Mike watched carefully as the cat motioned, its arm reaching toward the fallen man who was well beyond its reach. Shots exploded against the ramp and everyone huddled together. Mike hissed at the cat to get his attention, studied his weapons momentarily, then crouched beside the ramp and began firing both as quickly as the weapons would allow. The woman squirmed beneath him on her belly, adding her fire to his, and the cat took off. It reached the fallen man in one leap, wrapped a well-muscled arm around him, and skittered back, laying the man gently under the sloping ramp.

Mike stopped firing and sat up, wiping sweat from his brow as the woman examined the body. He took one look and knew the man was dead. A large chunk of his midsection was missing, and there was no sign of blood flowing from the wound. Clearly, his heart had stopped. Mike focused on the desert to his rear, wondering how many bald-headed aliens were left out there.

What next, he wondered? They were still pinned down, unable to get into the ship. The woman conferred with the cat again, exchanging more heated words, then turned her attention to Mike. For the first time he took a good look at her. Disheveled brown hair and a face streaked with dust and dried tears returned his gaze. Large, angry, doe-like brown eyes examined him from head to foot, taking in his long, lanky frame, straight black hair, and black eyes spaced wide apart on a permanently tanned face. What she couldn’t see was his Scottish heritage, a source of high energy and determination, tempered by a mixture of American Indian that gave him his calm, unflappable stamina, gifts he keenly protected.

When her examination was complete and she focused once again on his eyes, he sensed that, unlike the cat, she was not happy with what she saw. Their gazes held for a moment, then he returned his attention to the cat, dismissing her. She grasped both of his shoulders, forcing his attention back to her. Two sets of angry eyes stared at each other.

Without warning her eyes swelled. Mike felt himself swallowed by those eyes, then all coherent thought of any kind fled. He felt her mind delve into his inner being, sampling memories and feelings, shuffling through them as quickly as a professional dealer shuffled cards. His mind was reduced to primitive instincts, wanting only to escape. On that primitive level he panicked and tried to fight back, but there was nothing to grab on to. He tried to flee and managed to stand up, but she rose with him, keeping a lock on his mind. Unknown to him, shots impacted the other side of the ramp, and she grabbed the front of his shirt, pulling them both back from danger. They stood nose to nose, his whole being captive to her mind as she shuffled through his thoughts.

Suddenly, she was gone. She simply withdrew, freed him, let go of his mind. He flopped to the ground, pulling her with him. She lay on top of him, but he didn’t care. It was over. That’s all that mattered. It was over.

Gasping for breath, he flung her off and rose, the fighting forgotten, his hand held out before him to ward her off, wanting nothing but space, lots of space, between her and him. His mind was his own again but primitive instinct still prevailed. He needed to be away from this alien creature. Nothing else mattered.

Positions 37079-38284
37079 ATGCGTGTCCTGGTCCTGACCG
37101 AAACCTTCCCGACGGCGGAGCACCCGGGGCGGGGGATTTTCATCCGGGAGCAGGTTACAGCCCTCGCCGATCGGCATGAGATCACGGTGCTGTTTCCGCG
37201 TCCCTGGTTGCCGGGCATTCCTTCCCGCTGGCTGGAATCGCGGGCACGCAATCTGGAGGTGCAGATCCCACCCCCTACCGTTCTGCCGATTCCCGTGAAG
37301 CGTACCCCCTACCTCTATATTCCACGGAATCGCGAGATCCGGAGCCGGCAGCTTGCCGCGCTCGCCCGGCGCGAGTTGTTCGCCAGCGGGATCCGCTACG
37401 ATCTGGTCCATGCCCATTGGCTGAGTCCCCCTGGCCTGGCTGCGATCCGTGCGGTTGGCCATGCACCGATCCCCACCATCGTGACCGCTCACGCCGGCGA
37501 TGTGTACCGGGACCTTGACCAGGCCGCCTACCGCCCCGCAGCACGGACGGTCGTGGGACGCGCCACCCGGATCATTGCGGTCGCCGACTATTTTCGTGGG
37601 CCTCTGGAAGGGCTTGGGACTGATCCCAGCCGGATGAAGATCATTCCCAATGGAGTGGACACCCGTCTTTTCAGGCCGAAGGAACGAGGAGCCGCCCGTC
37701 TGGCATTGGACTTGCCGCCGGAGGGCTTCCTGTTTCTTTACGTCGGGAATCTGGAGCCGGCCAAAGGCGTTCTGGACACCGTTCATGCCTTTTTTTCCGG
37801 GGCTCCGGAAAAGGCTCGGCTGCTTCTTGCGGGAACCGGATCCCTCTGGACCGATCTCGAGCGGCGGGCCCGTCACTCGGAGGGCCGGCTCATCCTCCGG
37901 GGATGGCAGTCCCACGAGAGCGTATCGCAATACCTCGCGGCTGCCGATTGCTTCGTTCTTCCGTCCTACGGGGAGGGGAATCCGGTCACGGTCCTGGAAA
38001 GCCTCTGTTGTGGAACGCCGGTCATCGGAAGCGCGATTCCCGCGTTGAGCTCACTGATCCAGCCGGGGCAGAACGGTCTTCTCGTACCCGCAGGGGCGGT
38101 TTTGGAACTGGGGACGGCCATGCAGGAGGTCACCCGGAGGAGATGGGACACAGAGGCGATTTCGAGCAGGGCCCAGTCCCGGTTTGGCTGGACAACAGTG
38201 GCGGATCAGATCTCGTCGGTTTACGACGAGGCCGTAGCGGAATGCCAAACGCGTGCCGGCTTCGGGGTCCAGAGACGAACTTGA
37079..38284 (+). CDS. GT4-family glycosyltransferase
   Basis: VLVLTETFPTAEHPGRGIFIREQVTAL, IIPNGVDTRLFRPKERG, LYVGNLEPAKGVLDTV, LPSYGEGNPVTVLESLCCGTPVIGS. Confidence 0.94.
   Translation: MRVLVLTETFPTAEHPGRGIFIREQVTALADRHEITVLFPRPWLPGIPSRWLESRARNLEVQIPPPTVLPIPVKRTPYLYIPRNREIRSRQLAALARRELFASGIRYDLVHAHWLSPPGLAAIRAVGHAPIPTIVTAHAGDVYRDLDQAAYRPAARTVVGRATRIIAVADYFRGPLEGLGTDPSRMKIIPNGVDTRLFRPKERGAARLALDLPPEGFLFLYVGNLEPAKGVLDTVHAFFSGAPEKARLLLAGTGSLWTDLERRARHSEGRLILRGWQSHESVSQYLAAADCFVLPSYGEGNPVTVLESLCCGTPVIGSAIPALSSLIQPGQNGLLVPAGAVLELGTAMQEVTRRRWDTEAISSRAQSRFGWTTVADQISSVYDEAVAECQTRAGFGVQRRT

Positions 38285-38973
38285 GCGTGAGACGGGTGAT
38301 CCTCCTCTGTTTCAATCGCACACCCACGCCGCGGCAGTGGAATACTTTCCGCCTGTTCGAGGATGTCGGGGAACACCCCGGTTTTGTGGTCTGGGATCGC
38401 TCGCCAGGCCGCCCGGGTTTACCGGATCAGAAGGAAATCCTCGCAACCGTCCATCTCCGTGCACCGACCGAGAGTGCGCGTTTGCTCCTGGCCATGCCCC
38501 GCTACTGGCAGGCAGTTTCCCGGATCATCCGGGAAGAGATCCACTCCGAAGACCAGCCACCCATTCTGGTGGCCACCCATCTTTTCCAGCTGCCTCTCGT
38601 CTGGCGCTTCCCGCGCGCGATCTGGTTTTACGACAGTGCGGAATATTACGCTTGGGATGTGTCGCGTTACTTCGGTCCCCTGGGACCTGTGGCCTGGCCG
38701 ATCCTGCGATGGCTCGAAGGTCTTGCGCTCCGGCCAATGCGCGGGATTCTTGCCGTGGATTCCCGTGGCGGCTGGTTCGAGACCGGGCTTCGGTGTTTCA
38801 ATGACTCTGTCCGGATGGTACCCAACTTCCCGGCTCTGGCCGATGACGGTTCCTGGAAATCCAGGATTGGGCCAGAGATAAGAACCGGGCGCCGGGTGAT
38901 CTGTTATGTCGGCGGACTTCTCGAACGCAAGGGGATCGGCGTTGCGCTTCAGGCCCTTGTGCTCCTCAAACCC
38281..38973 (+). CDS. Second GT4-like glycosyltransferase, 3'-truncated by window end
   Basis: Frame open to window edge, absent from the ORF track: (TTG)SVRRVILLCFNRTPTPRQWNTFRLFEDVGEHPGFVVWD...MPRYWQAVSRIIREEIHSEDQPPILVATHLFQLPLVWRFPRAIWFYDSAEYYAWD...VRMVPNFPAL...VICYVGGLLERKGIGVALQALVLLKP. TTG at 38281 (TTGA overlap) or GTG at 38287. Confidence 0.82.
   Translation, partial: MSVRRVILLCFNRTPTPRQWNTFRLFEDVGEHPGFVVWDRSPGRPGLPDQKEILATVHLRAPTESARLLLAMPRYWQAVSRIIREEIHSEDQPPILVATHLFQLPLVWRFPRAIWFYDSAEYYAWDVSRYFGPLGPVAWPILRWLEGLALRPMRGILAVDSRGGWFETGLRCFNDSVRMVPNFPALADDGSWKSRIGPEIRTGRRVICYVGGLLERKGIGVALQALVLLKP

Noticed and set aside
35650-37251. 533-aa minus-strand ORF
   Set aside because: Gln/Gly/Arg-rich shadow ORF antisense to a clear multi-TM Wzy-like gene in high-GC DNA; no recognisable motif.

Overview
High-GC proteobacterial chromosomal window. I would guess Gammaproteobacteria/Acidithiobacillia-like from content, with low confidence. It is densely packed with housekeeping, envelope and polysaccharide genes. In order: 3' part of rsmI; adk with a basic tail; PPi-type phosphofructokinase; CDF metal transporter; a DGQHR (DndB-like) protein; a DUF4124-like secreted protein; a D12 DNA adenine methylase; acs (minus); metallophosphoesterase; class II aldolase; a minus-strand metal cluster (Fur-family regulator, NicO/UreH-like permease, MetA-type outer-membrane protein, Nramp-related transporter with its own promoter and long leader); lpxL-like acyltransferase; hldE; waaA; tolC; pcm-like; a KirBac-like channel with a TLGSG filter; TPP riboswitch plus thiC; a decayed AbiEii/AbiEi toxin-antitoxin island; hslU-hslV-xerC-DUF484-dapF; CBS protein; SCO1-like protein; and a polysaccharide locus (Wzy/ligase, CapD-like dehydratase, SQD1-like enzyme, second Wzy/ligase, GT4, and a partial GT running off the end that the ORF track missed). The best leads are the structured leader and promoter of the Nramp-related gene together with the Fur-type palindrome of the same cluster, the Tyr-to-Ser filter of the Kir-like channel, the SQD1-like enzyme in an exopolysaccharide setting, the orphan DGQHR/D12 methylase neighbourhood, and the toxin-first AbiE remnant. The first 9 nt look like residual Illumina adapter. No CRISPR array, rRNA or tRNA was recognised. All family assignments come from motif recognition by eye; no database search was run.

A clawed hand grasped the front of his shirt and pulled him into an embrace, forcing him to the ground. The cat stood guard over him while he struggled with his horror.

A fierce growl brought him back to reality. The woman had returned to the base of the ramp, lying on her belly and firing her weapon as if nothing unusual had happened. The cat growled again, demanding his attention. Mike closed his eyes and shook as a chill raced through his body, but he forced himself to think. He was in the midst of a battle, he was pinned down, and he wanted to live. He had to set the horror aside, at least for a time, but he would never forgive or forget how she had violated him. First Contact was toast as far as he was concerned. He just wanted away from this witch woman. If getting away meant killing the bald-headed aliens first, then he would kill them. 

The cat reached a hand out to him. Three small spheres rested in the palm of that hand. It motioned throwing the spheres out into the desert, then shielding its eyes. More charades, but Mike got the message. He took a moment to check his weapons. What he was checking for he didn’t know, but it gave him the moment he needed to get his act together.

He lifted his eyes to the cat and nodded, lips still pursed in a thin line. One sphere was dropped just in front of the ramp, then the other two flew far into the night. He closed his eyes and felt the rough hand of the cat reaching out to supply added cover for his eyes. Moments later he dimly perceived a bright flash, as if a stun grenade had gone off. Once more the light flashed, even brighter, then Mike moved, sprinting toward the dark desert in a line perpendicular to the ramp. He was gratified to hear covering fire from the cat and the woman. It was a long run, some thirty or forty meters, and he was the only thing moving, the only target. Did the bald-headed alien’s eyes work the same as ours? Were they blinded, or was he an easy target?

He stopped and flattened himself to the ground, raising only his head. He was outside the brightest wash of light from the ship, giving him a much better view of the area holding the bald-heads. He waited, lifting his head slowly, knowing that the first creature to move would be at a disadvantage.